pregnancy

Constipation in pregnancy

pregnancy
Many pregnant women, even with normal uncomplicated pregnancies, get bouts of constipation. It usually occurs in the first trimester when hormone levels and pressure from the expanding uterus slow down digestion. Changes in diet, activity, morning sickness and iron supplements can also contribute to constipation.
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Up to 40% of women can experience constipation at some time during their pregnancy.

What are the symptoms of constipation during pregnancy?

Constipation symptoms experienced during pregnancy are no different to those experienced at other times and include:

  • Increased times between ‘poos’ compared with usual
  • Stools that are hard and may be difficult or painful to pass
  • Pushing or straining when passing a bowel motion
  • Feeling that the bowel hasn’t emptied fully after a motion

 

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What can I do to help prevent constipation?

There are several lifestyle changes you can make that help prevent constipation:

  1. Include foods that are high in fibre in your diet – such as wholemeal bread, wholegrain creals, fruit, vegetables and pulses like beans and peas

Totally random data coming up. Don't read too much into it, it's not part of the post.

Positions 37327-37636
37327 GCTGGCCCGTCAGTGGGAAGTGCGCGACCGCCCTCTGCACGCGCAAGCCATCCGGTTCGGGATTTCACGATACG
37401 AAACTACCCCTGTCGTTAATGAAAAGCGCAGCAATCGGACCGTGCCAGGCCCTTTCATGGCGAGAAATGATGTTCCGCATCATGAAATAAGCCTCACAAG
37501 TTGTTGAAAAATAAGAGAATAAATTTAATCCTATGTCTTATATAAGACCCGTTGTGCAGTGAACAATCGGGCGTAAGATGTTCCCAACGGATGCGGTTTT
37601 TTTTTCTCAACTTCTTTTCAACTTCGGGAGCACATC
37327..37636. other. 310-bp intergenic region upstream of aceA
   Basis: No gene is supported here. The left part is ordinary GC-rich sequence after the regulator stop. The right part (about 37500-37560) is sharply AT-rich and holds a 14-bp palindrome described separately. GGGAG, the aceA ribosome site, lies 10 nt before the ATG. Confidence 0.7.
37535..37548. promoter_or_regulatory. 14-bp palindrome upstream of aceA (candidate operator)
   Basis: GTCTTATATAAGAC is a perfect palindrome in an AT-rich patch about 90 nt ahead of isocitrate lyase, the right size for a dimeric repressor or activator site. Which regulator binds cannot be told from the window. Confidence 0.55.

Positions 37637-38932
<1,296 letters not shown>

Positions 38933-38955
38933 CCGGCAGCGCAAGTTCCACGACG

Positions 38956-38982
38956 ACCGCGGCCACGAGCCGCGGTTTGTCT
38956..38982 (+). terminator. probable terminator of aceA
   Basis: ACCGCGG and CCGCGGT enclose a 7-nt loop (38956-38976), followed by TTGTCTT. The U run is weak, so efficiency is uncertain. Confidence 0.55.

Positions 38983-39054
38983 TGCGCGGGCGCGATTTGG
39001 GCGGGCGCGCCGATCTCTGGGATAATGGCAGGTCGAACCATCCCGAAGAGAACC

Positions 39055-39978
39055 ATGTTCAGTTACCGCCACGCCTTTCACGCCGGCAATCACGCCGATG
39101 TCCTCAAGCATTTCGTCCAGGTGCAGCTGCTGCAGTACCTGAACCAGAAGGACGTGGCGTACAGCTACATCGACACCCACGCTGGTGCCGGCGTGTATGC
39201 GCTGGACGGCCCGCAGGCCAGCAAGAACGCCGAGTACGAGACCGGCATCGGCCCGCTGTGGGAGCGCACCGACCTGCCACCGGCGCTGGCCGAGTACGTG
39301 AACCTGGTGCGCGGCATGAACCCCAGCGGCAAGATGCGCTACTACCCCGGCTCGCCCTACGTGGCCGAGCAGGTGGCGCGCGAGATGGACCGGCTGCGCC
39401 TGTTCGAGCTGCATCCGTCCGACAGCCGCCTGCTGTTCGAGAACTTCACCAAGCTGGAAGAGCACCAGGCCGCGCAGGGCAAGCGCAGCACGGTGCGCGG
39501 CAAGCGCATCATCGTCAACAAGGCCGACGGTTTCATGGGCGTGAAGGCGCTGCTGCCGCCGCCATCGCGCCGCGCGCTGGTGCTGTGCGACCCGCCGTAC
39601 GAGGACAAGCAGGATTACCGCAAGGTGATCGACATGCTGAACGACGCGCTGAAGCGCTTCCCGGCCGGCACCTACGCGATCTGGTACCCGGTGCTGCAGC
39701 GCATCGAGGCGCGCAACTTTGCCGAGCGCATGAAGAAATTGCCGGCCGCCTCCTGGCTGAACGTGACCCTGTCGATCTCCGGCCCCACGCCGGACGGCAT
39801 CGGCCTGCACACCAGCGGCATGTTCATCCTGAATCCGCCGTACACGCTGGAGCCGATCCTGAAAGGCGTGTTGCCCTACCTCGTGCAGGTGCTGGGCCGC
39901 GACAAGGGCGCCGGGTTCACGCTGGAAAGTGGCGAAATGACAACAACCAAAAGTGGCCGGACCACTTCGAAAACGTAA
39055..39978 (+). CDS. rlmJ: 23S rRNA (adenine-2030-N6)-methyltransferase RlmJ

2. Drink plenty of water – you shouldn’t be thirsty
  3. Aim to move regularly to keep muscles toned – gentle exercise includes walking, swimming or yoga
  4. Take iron supplements if needed, but some can cause constipation – if you become constipated ask your doctor about alternatives

 

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pregnancy constipation

Which constipation treatments can help?

pregnancy constipation

Constipation may be relieved by making lifestyle changes. However, if you can’t get constipation relief by changing things like your diet, fluid intake or activity, a laxative may be an option.

Some constipation treatments can be used in pregnancy and when breastfeeding. Coloxyl 120 mg  (and the lower dose Coloxyl 50 mg) is a gentle stool softener, which can be used to treat constipation in pregnant women.

It is essential to check with your healthcare provider, before taking any medication during pregnancy – so talk to your midwife, doctor or pharmacist for advice on whether a laxative is suitable for you.